Posts Tagged ‘Ruthie’s Musings’

I was asked to present Singing Meditation as part of an Interfaith lecture series at Grateful Steps bookstore in Asheville last night. I knew there wouldn’t be a piano. I had no idea who would show up IMG_3578and if any of them would be confident singers. But I set up an altar first — as I always do for Singing Meditation. I always thought I had done it to help the participants. But I found tonight that it had a calming and centering effect on ME. First, because the colors were soothing and pleasing to my eye. Second, dressing the table reminded me of the approach I had taken to Singing Meditation in the past when I had fretted about how many people might attend. My job is to ‘set the table’ — it is up to The Divine who shows up!

Unlike a typical Singing Meditation session, I started with some lecture about Singing Meditation — which I interspersed with teaching of songs. This way at the end of the lecture we already knew some songs in common and we could flow into an abbreviated Singing Meditation session. I brought a small toy piano I have in order to get some pitches, my voice was strong enough to teach a melody line, and I stomped my feet or shook a rattle to keep a beat as wanted.

Although we were a smaller group than I am accustomed to — I made a deliberate choice not to dwell on the fact we weren’t singing in rounds or in harmony. Instead I focused on the beauty of the melodies. And I found the silence between songs to be sweet. When I drew an angel card for a word of inspiration I chose ‘courage.’ It felt like a benediction.

I share this experience with the hope it might enourage you to offer a singing meditation session even if you don’t know who will show up and/or you have other factors that are less than ideal.  Even a small group can result in delicious silence where your heart and soul can be refreshed! May joy fill your heart this day!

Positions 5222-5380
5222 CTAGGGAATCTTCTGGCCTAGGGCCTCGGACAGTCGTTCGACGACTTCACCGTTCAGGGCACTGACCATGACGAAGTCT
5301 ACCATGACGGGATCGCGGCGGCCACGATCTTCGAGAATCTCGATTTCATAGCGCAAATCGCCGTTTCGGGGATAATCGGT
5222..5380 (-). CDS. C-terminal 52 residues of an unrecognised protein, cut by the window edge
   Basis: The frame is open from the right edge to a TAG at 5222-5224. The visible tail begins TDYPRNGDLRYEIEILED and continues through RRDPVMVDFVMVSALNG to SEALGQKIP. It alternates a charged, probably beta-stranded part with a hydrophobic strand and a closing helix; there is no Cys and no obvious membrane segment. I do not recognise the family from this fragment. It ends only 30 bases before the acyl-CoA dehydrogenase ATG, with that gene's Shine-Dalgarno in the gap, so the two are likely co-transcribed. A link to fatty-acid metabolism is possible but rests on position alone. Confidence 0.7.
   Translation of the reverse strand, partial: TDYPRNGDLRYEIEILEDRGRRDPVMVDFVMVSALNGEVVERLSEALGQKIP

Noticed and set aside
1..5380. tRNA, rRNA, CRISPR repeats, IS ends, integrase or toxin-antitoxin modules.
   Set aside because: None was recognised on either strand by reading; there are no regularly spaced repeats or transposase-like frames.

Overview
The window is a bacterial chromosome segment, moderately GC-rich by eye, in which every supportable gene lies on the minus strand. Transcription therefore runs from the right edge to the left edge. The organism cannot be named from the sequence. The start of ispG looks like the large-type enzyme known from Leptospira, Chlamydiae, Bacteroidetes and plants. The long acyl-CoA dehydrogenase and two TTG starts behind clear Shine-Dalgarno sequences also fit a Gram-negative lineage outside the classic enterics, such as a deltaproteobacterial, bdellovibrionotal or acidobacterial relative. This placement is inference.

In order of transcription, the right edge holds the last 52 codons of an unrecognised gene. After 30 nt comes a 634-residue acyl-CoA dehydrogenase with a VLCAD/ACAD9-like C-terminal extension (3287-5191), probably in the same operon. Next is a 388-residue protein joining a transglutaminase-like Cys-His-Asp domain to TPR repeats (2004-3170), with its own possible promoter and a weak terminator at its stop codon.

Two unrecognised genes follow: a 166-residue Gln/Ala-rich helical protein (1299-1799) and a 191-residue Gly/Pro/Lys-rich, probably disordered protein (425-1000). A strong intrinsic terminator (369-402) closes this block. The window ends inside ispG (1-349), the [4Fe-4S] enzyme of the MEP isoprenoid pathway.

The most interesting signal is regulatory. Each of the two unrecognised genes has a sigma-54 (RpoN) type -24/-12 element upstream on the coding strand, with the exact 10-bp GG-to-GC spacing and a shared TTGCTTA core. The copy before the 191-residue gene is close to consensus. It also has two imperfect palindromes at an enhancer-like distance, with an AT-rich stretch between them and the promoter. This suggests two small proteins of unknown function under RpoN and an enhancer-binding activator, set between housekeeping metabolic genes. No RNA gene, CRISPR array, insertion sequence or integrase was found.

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“There are no wrong notes – every sound in the universe lives with all the others.”

“Silence is your friend. You are always playing a duet with the silence around you.”

These are two credos of a fabulous music program that helps unleash the creative musical potential that exists within us all – Music for People (MfP).

In Jazz, improvisation can mean a fairly well-scripted approach to a musical piece. The musicians agree ahead of time on a

Ruthie with her mentor, Ben.

specific song melody they are going to improvise around as well as the key(s). They also define their tempo and meter before they begin. An indication may be given as to who will take a solo and when. Within those parameters, the musicians are free to create and experiment with rhythms and harmonies.

That is NOT what is meant by an MfP improvisation! This is free form improvisation without an already-composed song as a basis for embroidery.

In February 2009 I attended my first weekend of MfP. I was immediately smitten! Here were 40+ people assembled for the sole purpose of spontaneously making sounds and respectfully listening to each other. Best of all, this is done within a non-competitive atmosphere. There is no jockeying for position as ‘first violin’ or ‘featured soloist.’ The culture, as nurtured by David Darling, Julie Weber, and the rest of the staff and graduates, is egalitarian.

Anyone who wants to can simply drop in and attend a weekend whenever it works into their schedule – or you can enroll in the four-year program that teaches you skills in facilitating improvisation. Those with PhDs in music mingle freely with those who have never had a music lesson. Creativity and authenticity are valued and improv skills are playfully taught.

This past weekend my spirit was inspired and refreshed with a MfP retreat at the Stony Point retreat center in Stony Point,

A quiet spot at Stony Point

New York. I encourage you to check out their website. If a long weekend doesn’t fit your schedule at this time they also have CDs available. I listened to Julie Weber’s conversation with David Darling on “The Darling Conversations” 3-CD set while I drove home today. It was nearly as good as being there in person.

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